Delta Air Lines, Inc. (NYSE: DAL) stock gained some altitude on Thursday after the company reported better-than-expected second-quarter earnings and revenue numbers but cut its full-year guidance due to higher fuel costs.
Delta stock traded higher by more than 1 percent but remain down 9.6 percent year-to-date.
Delta reported adjusted earnings per share of $1.77 on revenue of $11.78 billion. Both numbers topped consensus analyst estimates of $1.72 and $11.72 billion, respectively.
Passenger revenue per available seat mile was up 4.4 percent after gaining 4.3 percent in the first quarter. Capacity was up 3.5 percent on the quarter.
In addition, Delta cut its full-year 2018 EPS guidance from a previous range of between $6.35 and $6.70 to a new range of between $5.35 and $5.70.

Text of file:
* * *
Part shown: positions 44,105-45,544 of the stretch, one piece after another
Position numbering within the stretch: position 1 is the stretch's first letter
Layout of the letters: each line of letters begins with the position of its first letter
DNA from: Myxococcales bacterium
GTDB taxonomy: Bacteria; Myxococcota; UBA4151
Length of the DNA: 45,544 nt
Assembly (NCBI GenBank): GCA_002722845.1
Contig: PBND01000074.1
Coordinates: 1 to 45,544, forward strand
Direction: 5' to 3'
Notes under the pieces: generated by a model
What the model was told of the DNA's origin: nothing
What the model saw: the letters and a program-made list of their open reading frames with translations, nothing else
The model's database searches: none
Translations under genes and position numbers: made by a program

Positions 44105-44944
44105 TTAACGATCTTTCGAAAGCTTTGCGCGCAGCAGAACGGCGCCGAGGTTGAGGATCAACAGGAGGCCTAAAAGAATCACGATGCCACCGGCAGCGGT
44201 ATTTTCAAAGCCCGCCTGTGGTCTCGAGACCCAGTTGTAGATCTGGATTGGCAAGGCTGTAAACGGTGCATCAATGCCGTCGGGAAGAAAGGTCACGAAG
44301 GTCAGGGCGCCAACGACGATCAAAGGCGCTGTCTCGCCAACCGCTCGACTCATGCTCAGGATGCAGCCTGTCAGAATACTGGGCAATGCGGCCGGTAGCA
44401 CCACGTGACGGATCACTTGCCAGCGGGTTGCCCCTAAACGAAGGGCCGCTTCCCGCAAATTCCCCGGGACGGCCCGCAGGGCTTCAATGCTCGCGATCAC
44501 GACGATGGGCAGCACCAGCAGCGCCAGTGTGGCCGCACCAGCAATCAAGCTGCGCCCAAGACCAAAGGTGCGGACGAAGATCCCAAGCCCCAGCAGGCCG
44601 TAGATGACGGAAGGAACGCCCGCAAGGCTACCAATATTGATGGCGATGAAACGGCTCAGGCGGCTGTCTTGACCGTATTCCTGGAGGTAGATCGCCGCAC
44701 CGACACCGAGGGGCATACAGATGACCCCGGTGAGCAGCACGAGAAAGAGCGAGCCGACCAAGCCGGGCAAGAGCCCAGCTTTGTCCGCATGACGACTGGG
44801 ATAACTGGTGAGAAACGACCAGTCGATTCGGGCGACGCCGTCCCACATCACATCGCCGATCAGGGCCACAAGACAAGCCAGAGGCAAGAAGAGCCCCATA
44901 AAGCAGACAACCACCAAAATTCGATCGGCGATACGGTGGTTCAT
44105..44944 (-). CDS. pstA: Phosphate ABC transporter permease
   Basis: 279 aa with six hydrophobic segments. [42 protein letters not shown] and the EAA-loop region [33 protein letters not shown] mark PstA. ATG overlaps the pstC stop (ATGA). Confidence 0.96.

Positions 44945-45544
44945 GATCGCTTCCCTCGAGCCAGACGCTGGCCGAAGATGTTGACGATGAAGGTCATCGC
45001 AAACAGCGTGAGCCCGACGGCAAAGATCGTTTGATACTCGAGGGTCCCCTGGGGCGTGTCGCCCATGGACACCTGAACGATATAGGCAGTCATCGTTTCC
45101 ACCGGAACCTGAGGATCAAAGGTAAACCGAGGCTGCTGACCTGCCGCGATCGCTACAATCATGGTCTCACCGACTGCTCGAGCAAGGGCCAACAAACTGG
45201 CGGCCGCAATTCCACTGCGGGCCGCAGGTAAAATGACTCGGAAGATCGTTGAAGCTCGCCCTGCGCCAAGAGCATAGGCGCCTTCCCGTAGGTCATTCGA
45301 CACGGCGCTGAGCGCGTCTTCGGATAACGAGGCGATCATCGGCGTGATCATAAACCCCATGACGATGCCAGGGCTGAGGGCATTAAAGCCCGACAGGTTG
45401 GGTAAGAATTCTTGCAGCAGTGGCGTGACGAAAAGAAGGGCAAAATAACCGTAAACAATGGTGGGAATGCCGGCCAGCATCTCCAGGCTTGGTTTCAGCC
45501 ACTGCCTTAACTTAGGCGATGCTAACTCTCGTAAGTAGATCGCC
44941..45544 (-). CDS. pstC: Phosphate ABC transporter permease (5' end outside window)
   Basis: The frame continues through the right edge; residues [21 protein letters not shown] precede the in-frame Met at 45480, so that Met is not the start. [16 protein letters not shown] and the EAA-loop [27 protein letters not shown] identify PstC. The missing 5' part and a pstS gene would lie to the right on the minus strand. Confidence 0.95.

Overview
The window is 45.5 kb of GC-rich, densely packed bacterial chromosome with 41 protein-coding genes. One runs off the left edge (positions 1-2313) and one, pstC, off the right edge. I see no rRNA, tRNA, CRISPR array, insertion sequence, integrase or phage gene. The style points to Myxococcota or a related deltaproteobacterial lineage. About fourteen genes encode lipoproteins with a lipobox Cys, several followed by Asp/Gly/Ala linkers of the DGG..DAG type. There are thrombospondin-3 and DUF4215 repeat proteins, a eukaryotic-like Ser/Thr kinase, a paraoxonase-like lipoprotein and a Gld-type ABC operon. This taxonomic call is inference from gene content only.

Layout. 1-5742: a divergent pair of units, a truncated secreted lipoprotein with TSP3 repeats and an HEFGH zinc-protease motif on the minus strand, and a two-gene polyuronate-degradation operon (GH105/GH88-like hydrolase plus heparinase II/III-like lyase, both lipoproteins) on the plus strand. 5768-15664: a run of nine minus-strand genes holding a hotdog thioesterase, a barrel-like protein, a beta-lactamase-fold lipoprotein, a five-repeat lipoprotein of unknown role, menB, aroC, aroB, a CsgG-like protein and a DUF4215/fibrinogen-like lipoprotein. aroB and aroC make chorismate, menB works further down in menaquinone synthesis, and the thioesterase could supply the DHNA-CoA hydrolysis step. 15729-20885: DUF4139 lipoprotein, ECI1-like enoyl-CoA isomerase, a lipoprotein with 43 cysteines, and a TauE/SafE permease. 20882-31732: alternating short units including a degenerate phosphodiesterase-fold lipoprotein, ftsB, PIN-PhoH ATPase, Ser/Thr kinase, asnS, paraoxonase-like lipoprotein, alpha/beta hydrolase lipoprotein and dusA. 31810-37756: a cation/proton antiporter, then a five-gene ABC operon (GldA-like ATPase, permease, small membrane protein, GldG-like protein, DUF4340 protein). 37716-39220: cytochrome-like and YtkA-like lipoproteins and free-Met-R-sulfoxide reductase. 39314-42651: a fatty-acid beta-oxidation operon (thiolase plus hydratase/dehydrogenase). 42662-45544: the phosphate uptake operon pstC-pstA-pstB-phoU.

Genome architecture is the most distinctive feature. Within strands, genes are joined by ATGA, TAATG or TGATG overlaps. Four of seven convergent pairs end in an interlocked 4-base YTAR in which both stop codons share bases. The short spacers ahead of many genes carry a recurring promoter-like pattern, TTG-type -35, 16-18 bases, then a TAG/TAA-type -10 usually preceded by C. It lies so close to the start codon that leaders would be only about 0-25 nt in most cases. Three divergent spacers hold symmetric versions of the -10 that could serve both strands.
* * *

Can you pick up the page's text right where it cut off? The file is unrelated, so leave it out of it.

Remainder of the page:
“We have seen early success in addressing the fuel cost increase and offset two-thirds of the impact in the June quarter,” CEO Ed Bastian says in a statement.
Delta says second-quarter earnings took a $600 million hit from higher fuel costs.
“With strong revenue momentum, an improving cost trajectory, and a reduction of 50 to 100 bps of underperforming capacity from our fall schedule, we have positioned Delta to return to margin expansion by year end,” Bastian says.
Delta also announced a 15 percent dividend hike to 35 cents per quarter. The new dividend will bring Delta’s yield to roughly 2.8 percent. Delta returned $813 million to shareholders in the second quarter via dividends and buybacks.
Delta guided for full-year revenue growth of between 7 and 8 percent. For the third quarter, Delta is expecting EPS of between $1.65 and $1.85 and total unit revenue (excluding refinery sales) of between 3.5 percent and 5.5 percent. Analysts had been expecting revenue growth of between 3 percent and 5 percent.
Bank of America analyst Andrew Didora says Delta’s revenue guidance was strong and its EPS guidance cut was expected given the surge in oil prices.
“With a trimming of fall capacity, DAL is making…
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